After that the bouncers were became more derogative and started pushing them away. Both Sunmaya and Ningma tried not to leave away. Then 13 of them, the bouncers with their friends, started beating them up by boots and punches.
Ningma could escape after being beaten brutally. But Sunmaya was badly injured and got senseless after the brutal act for about 30 minutes from those 13 men from Dynasty Disco.
After that the Police from Durbar Marg police station were informed about the incident, the police took Sunmaya to the Birhospital, government hospital nearby. Sources said police didnít arrest any of the men from Dynasty, neither tried to investigate further. Few days ago I, Sunil Pant from Blue Diamond Society, tried to find out more about the incidence from the Police in Durbar Marg police station, but the police refused to communicate with me saying they didnít know anything such.
Now these days Metis are not allowed to these following places in Kathmandu. If some Meti tries to inter these places they also faces abuse and discrimination. ÿ Discos: Fire Club and Jump Club in Thamel, Dynasty Club in Durbar Marg ÿ Oriental Restaurant, an 24hours restaurant in Durbar Marg ÿ Nasal Club, A dance restaurant in Putlisadak
December 19. 2003
Discrimination Against Cross Dressers in Katmandu
I am writing this mail to inform you about the abuse, discrimination and degrading behaviours from the discos, nightclubs and restaurants against effeminate cross dressing homosexuals recently in Kathmandu, Nepal.
On the night of 15th Dec 2003, Kasheri and other members of Blue Diamond Society including Mamata, Jalan, Sunita, Ujeli and Bajai (Nick name of cross-dressing homosexuals) were trying to enter to the Dynasty Club after buying tickets. They all were cross- dressed.
The bouncers and local boys stooped them from entering the club saying “Animals like you, Hijaras (derogatory term for homosexual male), Bhalus(derogatory term for female sex workers), because of you police has arrested our friends and taken to Hanuman Dhoka (District police head quarter)”. “So you Hijras!, has no entry onwards” “Get lost from here otherwise you will get kicks and boots from us”. So all of them were chased away from Dynasty club.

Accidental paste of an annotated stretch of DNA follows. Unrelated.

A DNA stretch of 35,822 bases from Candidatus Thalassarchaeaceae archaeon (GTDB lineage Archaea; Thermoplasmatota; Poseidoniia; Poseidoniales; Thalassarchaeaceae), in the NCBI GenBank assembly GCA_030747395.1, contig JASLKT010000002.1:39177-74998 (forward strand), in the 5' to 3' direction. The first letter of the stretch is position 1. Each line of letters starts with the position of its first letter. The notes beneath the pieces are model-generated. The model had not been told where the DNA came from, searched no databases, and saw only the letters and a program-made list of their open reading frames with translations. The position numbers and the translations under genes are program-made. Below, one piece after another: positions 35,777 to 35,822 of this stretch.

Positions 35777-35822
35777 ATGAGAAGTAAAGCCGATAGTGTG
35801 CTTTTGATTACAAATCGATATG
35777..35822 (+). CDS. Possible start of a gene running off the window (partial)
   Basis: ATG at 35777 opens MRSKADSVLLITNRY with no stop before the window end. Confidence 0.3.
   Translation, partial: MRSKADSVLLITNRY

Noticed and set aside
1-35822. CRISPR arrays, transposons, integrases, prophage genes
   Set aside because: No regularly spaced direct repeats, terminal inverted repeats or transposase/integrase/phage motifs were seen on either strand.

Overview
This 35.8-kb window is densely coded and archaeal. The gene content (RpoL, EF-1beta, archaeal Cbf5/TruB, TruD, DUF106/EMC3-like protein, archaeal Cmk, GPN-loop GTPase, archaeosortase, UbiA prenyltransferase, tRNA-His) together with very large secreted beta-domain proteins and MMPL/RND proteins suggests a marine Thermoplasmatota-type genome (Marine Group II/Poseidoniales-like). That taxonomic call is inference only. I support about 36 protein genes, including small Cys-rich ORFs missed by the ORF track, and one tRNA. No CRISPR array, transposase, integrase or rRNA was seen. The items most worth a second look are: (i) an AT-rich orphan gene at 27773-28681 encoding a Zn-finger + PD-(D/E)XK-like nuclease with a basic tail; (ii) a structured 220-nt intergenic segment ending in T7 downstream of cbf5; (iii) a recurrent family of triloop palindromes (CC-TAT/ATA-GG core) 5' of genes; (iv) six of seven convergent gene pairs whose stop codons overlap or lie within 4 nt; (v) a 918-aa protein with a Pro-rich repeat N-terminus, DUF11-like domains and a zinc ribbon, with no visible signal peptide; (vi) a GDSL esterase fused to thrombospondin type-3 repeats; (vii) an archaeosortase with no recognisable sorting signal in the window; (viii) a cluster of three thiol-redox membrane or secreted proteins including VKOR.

It was late night and they decided to go to Oriental Restaurant (an 24 hour opening restaurant in Kings Way in Kathmandu) for snacks. The security and bouncers turned even worse. They said to Kashei and her friends “Hey Hijaras, No Entry for you bitches”.
Then they were not allowed to enter, not a single Discos and Night clubs they tried to get in even with entry tickets including: FAIR Club, Babylon, Disco Club 2000, Nasal club, Jump club. Since then these discos, night clubs and restaurant has not allowed any cross dressing men to enter their premises.
Blue Diamond Society denounces this discriminatory behaviour and demand an immediate end to all such abuses, discrimination and degrading behaviours from the discos, nightclubs and restaurants against cross dressing homosexuals.
INTERNATIONAL LAW Right to freedom from discrimination is protected by the Universal Declaration of Human Rights (UDHR, Articles 1, 2 and 7), and the International Covenant on Civil and Political Rights (ICCPR, Articles 2 and 26). It is also guaranteed by the Constitution of Nepal and the Civil Liberty Act of 1955. Right to liberty and security of person is protected by the UDHR (Article 3), and by the ICCPR (Articles 6 and 9). Right to freedom from cruel, inhuman or degrading treatment is protected by the UDHR (Article 5), and by the ICCPR (Article 7). The right to compensation in cases of torture is also provided in the Nepal Compensation Against Torture Act, 1997. Right to freedom of expression is protected by the UDHR (Article 19), and by the ICCPR (Article 19).
16 December 2003
They don’t let us live: Lesbians in Nepal
Raadha and Meera, two young women from Hetauda (south east from Kathmandu) are both exhausted and have little hope of life and living together in the way they wish.
Meera’s family has, for the past 2 years, been trying to arrange her marriage to unknown men. She was giving up and in despair and tried poisoning herself last month when she realised there was no way out. Fortunately, she was rescued by being taken to the hospital in time.
Later, both Raadha and Meera decided to escape to Kathmandu and live on their own. They made contact with Blue Diamond Society, which was able to provide assistance so that both had something to earn so that they could live independently both being over the age of consent. But that didn’t last for very long. Meera’s family found them and started again with pressure to marry. Despite her continuous pleas that she didn’t want to get married, that she wanted to stay single, her family finalised marriage arrangements. The family was ready to go for the formal engagement with a man living not far from Kathmandu, last Saturday.
Meera and Raadha again quickly asked Blue Diamond Society for help. Blue Diamond Society with the help from "Forum for Women, Law and Development" helped Meera and Raadha to file an appeal to the police to provide them security and freedom to remain single, not to be married by force and against their will. Yesterday, Meera and Raadha were again at the Blue Diamond Society office – but this time Meera’s family was also there. I couldn’t imagine how abusive, hard and unfair the family could be.